Stephen johnson hull wsdan 30 june 2011

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  • Remind ourselves why here today – why focus so much energy For starters – large and growing population – 15 million in this country Range of conditions with differing severity – some have single condition can manage well, some have range of conditions that limit them and others have range of complex health and social care needs that severely limit their ability to cope

Transcript

  • 1. Whole System Demonstrator programme Stephen Johnson Deputy Director – Head of Long Term Conditions
  • 2. Technologies for what purpose?
    • The second half of the 20 th century saw major improvements in communicable disease treatments and surgical advances
    • The first half of the 21 st century will see increases in non-communicable diseases and improvements in care of people with long term conditions
    • Technology is readily used and accepted in the treatment of many acute interventions – CT, MRI, x-rays, etc
    • But can technology be used to improve the care of people with long term conditions?
  • 3. ………… .Yes, at least that is the claim, but where is the evidence?
    • Back in 2006 it was recognised the evidence base was not as robust as we would have liked
    • So we secured funding and set out to fill that gap
    • WSD was born (3 sites, 6000 people, 238 GP practices, making it the largest RCT of TH/TC in the world)
    • 2007 to 2008 sites were selected
    • 2008 – 2009 patients recruited (easy this RCT thing isn’t it!!)
    • 2009 to 2010 patient data collected
    • Jan 2011, data to evaluation team
    • Now? – well now the data is being evaluated and peer reviewed prior to publication
  • 4. What will WSD tell us? 234 interviews so far. Participants & informal carers. Health & social care professionals. What are the service users, informal carers and health and social care professionals’ experiences of telehealth and telecare? 4 Man’r Oxford 3445 participants 470 informal carers What is the effect on carer burden, self-care behaviours and quality of life? What predicts whether people will use the service as planned? What is the clinical impact? 2 UCL 5721 participants Combined Model Does the introduction of telehealth or telecare result in reduction in service utilisation and costs of care? 1 Nuffield 3445 participants 470 informal carers Professional interviews What is the cost−effectiveness of the introduction of telecare & telehealth? 3 LSE 48 key WSD managers and commissioners in health & social services. Staff from 3 WSDAN sites and 3 non WSD related sites What organisational factors facilitate or impede the sustainable adoption and integration of telehealth/telecare? 5 Imperial NO. PARTICIPANTS REQUIRED Question THEME
  • 5. What have we learnt?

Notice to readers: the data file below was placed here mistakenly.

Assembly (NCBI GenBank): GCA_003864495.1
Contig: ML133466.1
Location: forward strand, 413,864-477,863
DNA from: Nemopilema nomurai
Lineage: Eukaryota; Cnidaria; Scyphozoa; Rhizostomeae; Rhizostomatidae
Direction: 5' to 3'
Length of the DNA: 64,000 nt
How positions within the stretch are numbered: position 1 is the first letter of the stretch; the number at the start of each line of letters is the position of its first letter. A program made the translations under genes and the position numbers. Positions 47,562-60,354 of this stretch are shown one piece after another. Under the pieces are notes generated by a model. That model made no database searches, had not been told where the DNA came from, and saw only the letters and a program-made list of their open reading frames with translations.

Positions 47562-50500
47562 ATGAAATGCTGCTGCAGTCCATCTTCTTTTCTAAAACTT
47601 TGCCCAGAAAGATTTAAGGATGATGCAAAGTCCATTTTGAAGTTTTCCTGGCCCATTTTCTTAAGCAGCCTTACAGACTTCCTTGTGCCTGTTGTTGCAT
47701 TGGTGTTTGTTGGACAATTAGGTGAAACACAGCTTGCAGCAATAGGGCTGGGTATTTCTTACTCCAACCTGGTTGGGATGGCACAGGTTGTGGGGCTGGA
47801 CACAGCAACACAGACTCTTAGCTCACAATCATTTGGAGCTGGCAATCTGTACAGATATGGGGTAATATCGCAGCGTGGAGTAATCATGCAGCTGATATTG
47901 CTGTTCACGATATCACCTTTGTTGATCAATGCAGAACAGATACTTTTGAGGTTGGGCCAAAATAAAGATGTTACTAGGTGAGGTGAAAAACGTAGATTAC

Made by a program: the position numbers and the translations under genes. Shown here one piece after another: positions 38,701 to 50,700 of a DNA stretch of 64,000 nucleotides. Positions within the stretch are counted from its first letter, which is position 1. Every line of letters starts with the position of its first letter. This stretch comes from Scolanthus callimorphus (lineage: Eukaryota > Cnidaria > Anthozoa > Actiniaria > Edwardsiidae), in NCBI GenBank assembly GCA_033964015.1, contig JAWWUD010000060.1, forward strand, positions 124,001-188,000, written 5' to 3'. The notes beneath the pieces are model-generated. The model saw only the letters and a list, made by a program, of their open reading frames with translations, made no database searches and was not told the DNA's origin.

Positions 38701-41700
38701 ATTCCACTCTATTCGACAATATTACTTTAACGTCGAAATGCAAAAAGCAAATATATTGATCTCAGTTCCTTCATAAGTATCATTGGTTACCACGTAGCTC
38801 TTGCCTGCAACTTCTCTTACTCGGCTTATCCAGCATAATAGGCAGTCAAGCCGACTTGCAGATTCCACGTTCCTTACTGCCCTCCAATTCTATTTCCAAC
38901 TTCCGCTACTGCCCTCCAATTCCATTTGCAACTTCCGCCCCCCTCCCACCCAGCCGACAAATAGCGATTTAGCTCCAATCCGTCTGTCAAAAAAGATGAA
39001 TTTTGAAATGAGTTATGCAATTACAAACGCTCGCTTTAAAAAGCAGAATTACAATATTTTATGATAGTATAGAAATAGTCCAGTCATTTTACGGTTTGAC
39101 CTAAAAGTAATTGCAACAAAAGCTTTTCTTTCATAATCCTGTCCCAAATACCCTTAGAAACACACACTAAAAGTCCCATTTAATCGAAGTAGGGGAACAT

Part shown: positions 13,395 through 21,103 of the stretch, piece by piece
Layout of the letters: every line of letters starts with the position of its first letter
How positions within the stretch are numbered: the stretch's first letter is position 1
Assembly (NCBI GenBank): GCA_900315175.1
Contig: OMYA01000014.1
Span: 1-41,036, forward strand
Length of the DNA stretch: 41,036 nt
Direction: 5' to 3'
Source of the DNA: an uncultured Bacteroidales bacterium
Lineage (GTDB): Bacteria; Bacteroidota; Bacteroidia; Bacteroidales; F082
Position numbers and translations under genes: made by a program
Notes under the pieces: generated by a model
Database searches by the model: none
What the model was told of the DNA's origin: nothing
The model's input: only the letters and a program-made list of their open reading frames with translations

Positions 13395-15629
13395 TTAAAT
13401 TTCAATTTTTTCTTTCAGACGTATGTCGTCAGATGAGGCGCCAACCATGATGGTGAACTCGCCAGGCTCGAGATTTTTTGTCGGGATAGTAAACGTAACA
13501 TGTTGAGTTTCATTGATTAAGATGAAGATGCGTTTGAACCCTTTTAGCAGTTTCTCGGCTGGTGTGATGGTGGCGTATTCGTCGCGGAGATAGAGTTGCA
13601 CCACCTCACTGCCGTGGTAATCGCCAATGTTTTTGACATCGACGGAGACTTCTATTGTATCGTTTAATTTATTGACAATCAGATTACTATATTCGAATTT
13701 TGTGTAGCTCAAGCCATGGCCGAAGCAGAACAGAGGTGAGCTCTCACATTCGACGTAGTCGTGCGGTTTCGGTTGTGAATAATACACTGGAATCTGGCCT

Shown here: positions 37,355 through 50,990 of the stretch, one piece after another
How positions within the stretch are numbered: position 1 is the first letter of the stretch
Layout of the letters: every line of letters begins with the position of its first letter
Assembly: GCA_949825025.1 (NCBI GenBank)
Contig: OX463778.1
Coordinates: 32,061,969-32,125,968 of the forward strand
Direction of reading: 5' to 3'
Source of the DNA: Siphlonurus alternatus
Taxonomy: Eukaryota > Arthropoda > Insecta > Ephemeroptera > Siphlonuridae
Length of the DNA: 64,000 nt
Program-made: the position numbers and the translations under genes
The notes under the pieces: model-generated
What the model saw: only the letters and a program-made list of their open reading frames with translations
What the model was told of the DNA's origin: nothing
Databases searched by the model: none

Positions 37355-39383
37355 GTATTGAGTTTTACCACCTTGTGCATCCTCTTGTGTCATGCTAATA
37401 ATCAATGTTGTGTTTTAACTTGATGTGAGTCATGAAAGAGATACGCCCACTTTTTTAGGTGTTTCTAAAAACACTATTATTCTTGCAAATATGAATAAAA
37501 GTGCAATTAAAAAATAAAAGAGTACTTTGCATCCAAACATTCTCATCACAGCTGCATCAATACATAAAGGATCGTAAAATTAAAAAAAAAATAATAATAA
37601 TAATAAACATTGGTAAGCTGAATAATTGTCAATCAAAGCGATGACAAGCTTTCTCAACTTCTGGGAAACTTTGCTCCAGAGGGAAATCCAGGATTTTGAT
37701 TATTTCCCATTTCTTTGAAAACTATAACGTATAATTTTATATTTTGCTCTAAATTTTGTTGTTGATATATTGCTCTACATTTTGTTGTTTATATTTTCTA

• Technology is only part of the story, you must re-design services to maximize the benefit of the technology
    • That includes looking again at skill mix and facilities
    • Clinical engagement is essential, but takes time
    • Patients are suspicious, and building trust takes time
    • Patient data was not as good as we thought, disease registers were out of date of inaccurate
    • Some population groups were very difficult to reach
    • Good project/programme management is essential
    • What you do on a small scale does not necessarily scale
    • But…………………………..
  • 6. If you get it right, and focus on the whole system Work across traditional organisational boundaries Re-design care pathways Educate patients and the public Build clinical advocacy Share Information Develop interoperable systems Re-train staff The rewards are significant…………………..
  • 7. BUT the key to success is service change not just introduce the “kit” and hope for the best!
  • 8. Remember why we are doing this
    • The number of people with long term conditions is growing (15.4m now, but up to 18m within 20years) and they account for 70% of spend
    • People with LTCs live with their condition every minute of every day, not just the 3 to 6 hours they are with a professional
    8760 hours in a year, that leaves a lot of time Telehealth and telecare should help more people to lead a better quality of life, be more independent and spend fewer days in hospital
  • 9. What next?
    • This will need significant leadership at all levels as well as raising awareness of what can be achieved and how to use the technology properly
    • But to lead needs a direction - align incentives, re-train staff, develop interoperability, embed common standards and reduce high unit costs
    Government has already committed to support an industry led Code of Practice and invest in DALLAS Yet more could be achieved by encouraging “patient pull” (showing that there is an alternative to using traditional buildings), using the media to give sustained information and ensuring NHS is supported to change
  • 10.
    • Stephen Johnson
    • Deputy Director
    • Head of Long Term Conditions
    • 0113 254 7362
    • [email_address]